The Divine is a new graphic novel published by First Second created by illustrators Asaf Hanuka (The Realist), Tomer Hanuka (Placebo Man), and writer Boaz Lavie. Asaf and Boaz reside in Tel Aviv, Israel while Tomer lives in New York City. On a hectic Thursday afternoon, I was fortunate to talk to Boaz and Asaf about their new book – unfortunately Tomer was unavailable.
Comics Beat: I got a chance to read The Divine and to start with I’m curious the process. How does a page come to be?
Asaf Hanuka: The classic structure of writer, penciller, inker, and colorist, we have it in our small book but in a different way. The difference is that in our book, each stage has it’s own autonomy which means that Boaz wrote the story in the beginning, then he and I “directed” the story, deciding on scenes and what’s going to happen in each double [page] spread. Then I did the pencil sketches and then Tomer did the color inking, he had complete freedom to change the drawings from whatever I did. So I had a certain freedom in regards Boaz did, then Tomer did after. Whoever has the work on his table, he has the freedom to do the best he can do.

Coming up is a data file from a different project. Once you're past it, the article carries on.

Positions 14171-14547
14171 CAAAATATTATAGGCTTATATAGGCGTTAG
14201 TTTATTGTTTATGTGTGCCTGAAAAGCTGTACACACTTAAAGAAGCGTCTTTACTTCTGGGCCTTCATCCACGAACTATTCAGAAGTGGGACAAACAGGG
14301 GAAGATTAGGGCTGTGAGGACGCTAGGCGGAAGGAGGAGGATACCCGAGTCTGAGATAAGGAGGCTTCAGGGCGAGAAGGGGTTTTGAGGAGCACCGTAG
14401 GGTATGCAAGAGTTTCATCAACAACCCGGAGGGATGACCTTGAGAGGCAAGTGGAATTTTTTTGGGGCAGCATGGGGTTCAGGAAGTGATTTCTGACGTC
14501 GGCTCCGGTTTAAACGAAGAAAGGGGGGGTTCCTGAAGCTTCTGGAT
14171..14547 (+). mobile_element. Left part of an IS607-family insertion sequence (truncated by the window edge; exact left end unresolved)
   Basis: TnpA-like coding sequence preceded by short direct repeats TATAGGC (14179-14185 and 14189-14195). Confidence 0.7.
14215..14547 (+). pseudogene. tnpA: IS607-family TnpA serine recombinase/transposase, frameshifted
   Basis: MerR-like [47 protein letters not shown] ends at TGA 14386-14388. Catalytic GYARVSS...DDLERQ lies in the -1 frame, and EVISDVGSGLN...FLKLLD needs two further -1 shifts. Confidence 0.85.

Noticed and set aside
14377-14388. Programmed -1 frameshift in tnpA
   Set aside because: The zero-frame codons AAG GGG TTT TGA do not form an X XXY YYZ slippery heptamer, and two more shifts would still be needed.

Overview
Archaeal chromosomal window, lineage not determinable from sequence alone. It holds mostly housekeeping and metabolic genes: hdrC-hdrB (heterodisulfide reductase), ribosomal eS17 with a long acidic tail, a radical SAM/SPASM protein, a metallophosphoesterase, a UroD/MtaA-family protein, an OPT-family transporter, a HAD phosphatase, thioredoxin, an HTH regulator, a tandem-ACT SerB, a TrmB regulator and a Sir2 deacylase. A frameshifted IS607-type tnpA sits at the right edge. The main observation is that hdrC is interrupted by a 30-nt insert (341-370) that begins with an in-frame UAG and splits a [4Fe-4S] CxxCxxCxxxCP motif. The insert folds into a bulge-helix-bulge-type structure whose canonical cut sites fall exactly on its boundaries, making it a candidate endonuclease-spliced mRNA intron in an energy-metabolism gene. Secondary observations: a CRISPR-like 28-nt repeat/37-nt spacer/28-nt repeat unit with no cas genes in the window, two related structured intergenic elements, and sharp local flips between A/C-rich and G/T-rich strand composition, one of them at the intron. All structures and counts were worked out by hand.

You really have put your ego aside to do this. It’s not mine, so each of us does different things in different areas and it’s important for us to work together but at the same time, each one of us needs freedom.
CB: How does your previous work in film influence this current collaboration?
Boaz Lavie: I think it comes from a few different reasons, my perspective on it is the way we create together […] I think music is more similar to what we do. Even though Asaf, Tomer, and I have some experience in filmmaking, it’s a collaboration that is based on knowing each other very intimately for many years – more that 20. We know our disabilities and capabilities, the things we prefer and things we hate so when I wrote the story, I knew that I had make something that Asaf and Tomer would relate to very strongly. It’s not like I’m working with two illustrators to just get my script out, from the get-go it had to be something where everyone is listening and knowing each other. From that point on, the process was the same for “directing” – there are scenes that I know Asaf hates.